ANXIOUS Scots students have signed up in their hundreds for destressing sessions – with a pair of alpacas.
The South American animals are normally found grazing at high altitude among the wide open spaces of the Andes.
But tomorrow (fri) two alpacas will travel to Scotland’s biggest city to help calm the nerves of students at Glasgow University.
Dogs and cats have previously been used to try to help frazzled undergraduates cope with their studies.
Alpacas are now being used because their natural “cool” transmits itself to frantic students. So far, 1,000 undergraduates have signed up to the Facebook page “Alpacas on Campus”.
The llama-like creatures will be travelling from Netherfield Alpacas in South Larnarkshire for a three-and-a-half hour session with exam candidates.
A spokeswoman for Netherfield Alpacas said: “The student council contacted us to ask if we would come with the alpacas to help students de-stress during their exams – it’s a great idea.
“Alpacas are very calming animals, and I think that’s because they’re so relaxed themselves, and they project that out.
“They’ve been born and bred in Scotland and have been to shows where they’ve stood for hours in front of people, so they will be absolutely fine in central Glasgow.
“We’re bringing two alpacas, we haven’t decided exactly which ones but it’ll probably be Spirit, who is six, and Darcy, who is seventeen months.”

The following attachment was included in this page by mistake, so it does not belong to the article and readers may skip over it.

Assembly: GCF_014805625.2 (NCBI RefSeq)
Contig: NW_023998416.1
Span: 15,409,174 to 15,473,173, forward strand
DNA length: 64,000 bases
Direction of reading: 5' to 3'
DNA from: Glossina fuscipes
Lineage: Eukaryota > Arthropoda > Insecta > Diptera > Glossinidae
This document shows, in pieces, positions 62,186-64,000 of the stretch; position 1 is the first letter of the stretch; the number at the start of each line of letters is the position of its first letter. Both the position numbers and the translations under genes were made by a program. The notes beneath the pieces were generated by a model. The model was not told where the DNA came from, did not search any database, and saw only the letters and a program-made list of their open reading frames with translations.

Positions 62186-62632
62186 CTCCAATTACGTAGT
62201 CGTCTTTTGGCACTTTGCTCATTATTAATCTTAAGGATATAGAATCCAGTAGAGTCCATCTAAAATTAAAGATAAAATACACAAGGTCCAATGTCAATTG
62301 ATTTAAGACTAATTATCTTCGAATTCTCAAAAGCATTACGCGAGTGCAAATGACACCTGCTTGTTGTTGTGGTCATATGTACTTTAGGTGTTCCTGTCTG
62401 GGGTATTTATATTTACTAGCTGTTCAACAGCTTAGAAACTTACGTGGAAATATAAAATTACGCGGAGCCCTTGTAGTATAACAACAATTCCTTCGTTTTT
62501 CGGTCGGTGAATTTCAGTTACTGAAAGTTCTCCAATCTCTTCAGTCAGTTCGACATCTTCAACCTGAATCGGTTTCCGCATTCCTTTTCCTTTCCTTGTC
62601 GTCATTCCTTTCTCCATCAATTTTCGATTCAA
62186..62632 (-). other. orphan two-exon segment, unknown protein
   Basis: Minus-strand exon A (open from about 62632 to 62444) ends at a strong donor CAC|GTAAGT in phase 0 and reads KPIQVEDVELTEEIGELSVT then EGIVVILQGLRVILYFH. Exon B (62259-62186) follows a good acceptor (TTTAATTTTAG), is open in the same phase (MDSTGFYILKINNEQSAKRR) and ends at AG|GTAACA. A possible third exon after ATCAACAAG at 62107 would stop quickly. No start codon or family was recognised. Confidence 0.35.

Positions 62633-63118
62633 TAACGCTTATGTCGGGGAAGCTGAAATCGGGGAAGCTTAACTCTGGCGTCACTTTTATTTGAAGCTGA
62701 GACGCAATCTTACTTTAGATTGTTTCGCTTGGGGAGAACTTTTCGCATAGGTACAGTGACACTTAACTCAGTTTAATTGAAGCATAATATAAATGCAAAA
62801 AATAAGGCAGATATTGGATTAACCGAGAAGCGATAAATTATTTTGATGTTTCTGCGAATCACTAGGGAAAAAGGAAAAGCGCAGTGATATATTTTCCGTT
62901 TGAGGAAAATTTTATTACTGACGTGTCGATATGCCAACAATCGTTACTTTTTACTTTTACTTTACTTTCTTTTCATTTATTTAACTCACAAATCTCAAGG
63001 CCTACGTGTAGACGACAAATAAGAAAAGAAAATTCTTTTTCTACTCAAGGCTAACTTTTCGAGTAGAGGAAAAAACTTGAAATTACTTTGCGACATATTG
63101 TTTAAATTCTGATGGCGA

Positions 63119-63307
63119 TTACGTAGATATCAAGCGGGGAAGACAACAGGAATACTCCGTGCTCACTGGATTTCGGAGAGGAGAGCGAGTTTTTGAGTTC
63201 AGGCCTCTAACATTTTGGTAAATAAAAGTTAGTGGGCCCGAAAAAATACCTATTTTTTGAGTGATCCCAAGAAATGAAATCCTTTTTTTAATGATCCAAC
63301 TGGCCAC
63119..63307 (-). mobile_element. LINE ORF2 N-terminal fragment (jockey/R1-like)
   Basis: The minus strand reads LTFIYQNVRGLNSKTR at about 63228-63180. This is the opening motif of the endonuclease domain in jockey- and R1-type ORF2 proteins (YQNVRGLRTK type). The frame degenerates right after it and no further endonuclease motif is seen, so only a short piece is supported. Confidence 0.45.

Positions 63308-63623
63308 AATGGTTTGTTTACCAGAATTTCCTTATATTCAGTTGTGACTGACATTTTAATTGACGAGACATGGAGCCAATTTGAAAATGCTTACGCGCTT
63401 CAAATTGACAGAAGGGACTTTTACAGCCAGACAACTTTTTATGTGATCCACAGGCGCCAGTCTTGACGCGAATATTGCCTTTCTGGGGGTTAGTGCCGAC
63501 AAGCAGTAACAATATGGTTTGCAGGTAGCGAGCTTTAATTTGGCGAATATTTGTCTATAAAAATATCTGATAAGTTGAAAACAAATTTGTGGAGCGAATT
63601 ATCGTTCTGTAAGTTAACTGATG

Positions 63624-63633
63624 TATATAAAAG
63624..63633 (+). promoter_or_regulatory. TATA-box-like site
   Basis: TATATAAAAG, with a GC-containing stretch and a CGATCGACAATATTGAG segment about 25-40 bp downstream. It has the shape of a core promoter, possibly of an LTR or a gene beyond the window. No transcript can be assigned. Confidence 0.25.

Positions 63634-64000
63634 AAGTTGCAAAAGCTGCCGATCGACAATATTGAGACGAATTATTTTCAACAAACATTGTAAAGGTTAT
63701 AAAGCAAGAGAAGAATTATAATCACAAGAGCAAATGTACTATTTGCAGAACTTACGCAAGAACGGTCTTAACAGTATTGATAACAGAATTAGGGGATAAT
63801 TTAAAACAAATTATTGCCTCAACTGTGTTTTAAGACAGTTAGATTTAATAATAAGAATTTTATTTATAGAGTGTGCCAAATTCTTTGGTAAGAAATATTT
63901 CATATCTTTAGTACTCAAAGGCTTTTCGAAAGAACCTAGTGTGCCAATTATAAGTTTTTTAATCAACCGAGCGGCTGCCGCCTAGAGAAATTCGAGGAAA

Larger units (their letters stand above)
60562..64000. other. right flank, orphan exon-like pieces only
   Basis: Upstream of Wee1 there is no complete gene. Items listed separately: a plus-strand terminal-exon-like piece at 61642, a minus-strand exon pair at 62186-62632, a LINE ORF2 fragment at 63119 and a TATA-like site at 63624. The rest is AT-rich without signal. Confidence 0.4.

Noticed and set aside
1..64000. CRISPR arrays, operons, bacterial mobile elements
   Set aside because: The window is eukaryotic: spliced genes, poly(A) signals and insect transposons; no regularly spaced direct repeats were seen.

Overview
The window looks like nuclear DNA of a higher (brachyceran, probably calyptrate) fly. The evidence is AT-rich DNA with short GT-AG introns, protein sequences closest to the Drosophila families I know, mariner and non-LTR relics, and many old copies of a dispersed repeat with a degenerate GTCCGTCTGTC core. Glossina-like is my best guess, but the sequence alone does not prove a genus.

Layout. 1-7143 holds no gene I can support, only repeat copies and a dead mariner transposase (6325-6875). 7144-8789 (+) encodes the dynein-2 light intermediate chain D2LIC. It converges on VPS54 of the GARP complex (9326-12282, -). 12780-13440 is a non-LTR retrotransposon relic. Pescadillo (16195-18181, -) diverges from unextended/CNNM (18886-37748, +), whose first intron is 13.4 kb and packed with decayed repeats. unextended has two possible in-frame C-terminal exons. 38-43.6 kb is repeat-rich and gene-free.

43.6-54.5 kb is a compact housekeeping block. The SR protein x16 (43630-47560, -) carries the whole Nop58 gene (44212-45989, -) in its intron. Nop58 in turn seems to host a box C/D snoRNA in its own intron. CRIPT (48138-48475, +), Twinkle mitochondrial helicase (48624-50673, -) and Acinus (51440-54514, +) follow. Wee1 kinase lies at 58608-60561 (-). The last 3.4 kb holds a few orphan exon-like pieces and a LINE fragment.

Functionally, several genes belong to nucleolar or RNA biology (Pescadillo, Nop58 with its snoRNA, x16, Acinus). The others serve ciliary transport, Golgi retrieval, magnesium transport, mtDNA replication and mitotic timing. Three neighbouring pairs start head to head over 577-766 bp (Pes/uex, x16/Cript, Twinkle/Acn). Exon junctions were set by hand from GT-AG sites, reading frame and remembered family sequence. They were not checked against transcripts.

The Facebook event states: “For Raising And Giving Week 2017, building on the hugely successful Paws for Stress, Dogs on Campus event, the Student Representative Council and Raising and Giving committee are excited to bring you: Alpacas on campus!
“The Alpaca has been called the ‘cuter, quirkier and cooler’ cousin of the Llama and we’ve invited several of them along to campus for you to meet.
“What better excuse do you need to take a study break and de-stress than the chance to get up close and personal with these beautiful beasts?”
Writing on the event, one student wrote: “Alpaca my bags and meet you there yeah?”
To which a friend replied with an image of an alpaca with the caption: “An adventure? Alpaca my bags.”
Another added: “Birthday treat!”
Whilst one quipped: How much are the alpacas being paid, is it living wage?”
The event is scheduled for tomorrowo between 10.30am and 2pm, although an exact location has not yet been confirmed by the university.
Alpacas, although similar in appearance, are considerably smaller than llamas.
Their fiber is used for making knitted and woven items, such as blankets, sweaters, hats, gloves, scarves, and ponchos in South America.